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Kotlyar v. University of Chicago Medical Center

United States District Court, N.D. Illinois, Eastern Division

November 30, 2017

LENA KOTLYAR, individually and on behalf of all others similarly situated, Plaintiff,
v.
THE UNIVERSITY OF CHICAGO MEDICAL CENTER, Defendant.

          MEMORANDUM OPINION AND ORDER

          Ruben Castillo Chief Judge

         Lena Kotlyar ("Plaintiff), on behalf of herself and two nationwide classes, brings this action under the Telephone Consumer Protection Act (the "TCPA"), 47 U.S.C. § 227, against the University of Chicago Medical Center ("Defendant") to stop its alleged practice of using unauthorized telephone calls through predictive dialers with pre-recorded or artificial voices to collect unpaid medical bills. (R. 11, Compl.) Defendant moves for a stay of the case pending a decision by the U.S. Court of Appeals for the D.C. Circuit in ACA International v. FCC, No. 15-1211 (D.C. Cir. argued Oct. 19, 2016), the outcome of which Defendant argues could affect several issues raised by the complaint. (R, 15, Mot. to Stay.) For the reasons stated below, the motion for a stay is granted.

         BACKGROUND

         According to the complaint, Defendant is a major provider of healthcare services to patients within the greater Chicago metropolitan area and throughout the Midwest. (R. 11, Compl. ¶ 9.) Defendant provides these services on a "fee-for-service" basis, which allows patients to pay for healthcare services directly, through a third-party, or through some combination of these methods. (Id. ¶ 10.) Defendant allegedly collects patient phone numbers at the time healthcare services are rendered, and, among other things, uses the phone numbers as part of an automated calling operation to collect on unpaid accounts. (Id. ¶ 11.) These automatic collection calls are placed through a predictive dialer which features pre-recorded or artificial voices. (Id.) Plaintiff claims that in an effort to reduce costs, Defendant allegedly fails to use adequate procedures to confirm that patient telephone numbers are accurate or current before placing these automated phone calls. (Id. ¶ 12.)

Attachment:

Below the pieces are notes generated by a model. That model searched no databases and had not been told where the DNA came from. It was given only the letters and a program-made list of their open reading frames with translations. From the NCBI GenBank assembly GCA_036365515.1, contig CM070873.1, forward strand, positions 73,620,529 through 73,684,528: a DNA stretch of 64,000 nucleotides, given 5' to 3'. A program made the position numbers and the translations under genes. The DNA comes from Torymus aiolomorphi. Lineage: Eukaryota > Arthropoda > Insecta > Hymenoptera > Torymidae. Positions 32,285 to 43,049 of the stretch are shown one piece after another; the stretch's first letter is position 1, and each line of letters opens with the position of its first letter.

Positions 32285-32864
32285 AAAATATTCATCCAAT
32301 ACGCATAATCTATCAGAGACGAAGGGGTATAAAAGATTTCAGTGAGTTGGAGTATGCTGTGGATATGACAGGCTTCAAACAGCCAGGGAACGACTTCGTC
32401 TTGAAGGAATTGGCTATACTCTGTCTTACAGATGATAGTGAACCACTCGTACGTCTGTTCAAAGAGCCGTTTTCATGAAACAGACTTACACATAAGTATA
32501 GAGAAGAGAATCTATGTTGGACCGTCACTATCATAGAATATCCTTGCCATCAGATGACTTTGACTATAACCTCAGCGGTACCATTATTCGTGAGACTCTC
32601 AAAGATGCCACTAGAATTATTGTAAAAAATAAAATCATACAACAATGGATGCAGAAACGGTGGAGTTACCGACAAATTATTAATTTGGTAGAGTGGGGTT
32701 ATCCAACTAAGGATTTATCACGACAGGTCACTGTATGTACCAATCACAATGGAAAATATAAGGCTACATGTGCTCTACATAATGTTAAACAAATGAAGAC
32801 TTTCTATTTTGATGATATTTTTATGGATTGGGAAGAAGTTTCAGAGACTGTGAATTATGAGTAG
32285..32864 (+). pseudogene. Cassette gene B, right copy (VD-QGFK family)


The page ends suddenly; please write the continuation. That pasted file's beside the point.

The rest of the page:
Plaintiff alleges that sometime around April 2017, Defendant called her cellular telephone in an attempt to collect an unpaid medical debt. (Id. ¶ 15.) Plaintiff claims that she is not a current or previous patient of Defendant and has had no other relationship with Defendant. (Id. ¶¶ 15-16.) Plaintiff claims that after the first call, she received additional misdirected calls over the ensuing weeks from Defendant on her cellular phone. (Id. ¶ 17.) Plaintiff claims that these calls were attempts by Defendant to collect an unpaid debt owed by a delinquent patient of Defendant, and that all calls featured a pre-recorded or artificial voice. (Id.) Plaintiff claims she repeatedly contacted Defendant's customer service department and notified them that her phone number was not associated with Defendant's delinquent patient. (Id. ¶ 18.) She further claims that she informed Defendant's representatives that Defendant did not have permission to call her number again. (Id.) Plaintiff claims that her complaints were ignored, and that Defendant continued to use automatic collection calls to call her cellular phone to collect a debt she did not owe. (Id.)

         In May 2017, Plaintiff filed a complaint in the Circuit Court of Cook County, Illinois, on behalf of herself and two other similarly situated classes alleging violations of the TCP A. (R. 1-1, State Court Compl.) The case was removed to this Court by Defendant. (R. 1, Notice of Removal.) Thereafter, the Court dismissed the complaint without prejudice to Plaintiff filing either a timely motion to remand or an amended federal complaint. (R. 9, Min. Entry.) In June 2017, Plaintiff filed an amended federal complaint. (R. 11, Compl.) As alleged in the amended complaint, Plaintiffs "Called Party Class" claim alleges that in the four years prior to this suit, all persons within the class received at least one telephone call from Defendant on their cellular phone which featured a pre-recorded or artificial voice, and that the called party was not the same individual who provided the telephone number to Defendant. (Id. ¶ 20(i).) Plaintiffs "Revocation Class" claim alleges that within the four years prior to this suit, all persons in the class received at least one telephone call on their cellular phones from Defendant featuring prerecorded or artificial voices that Defendant did not have consent to make. (Id.)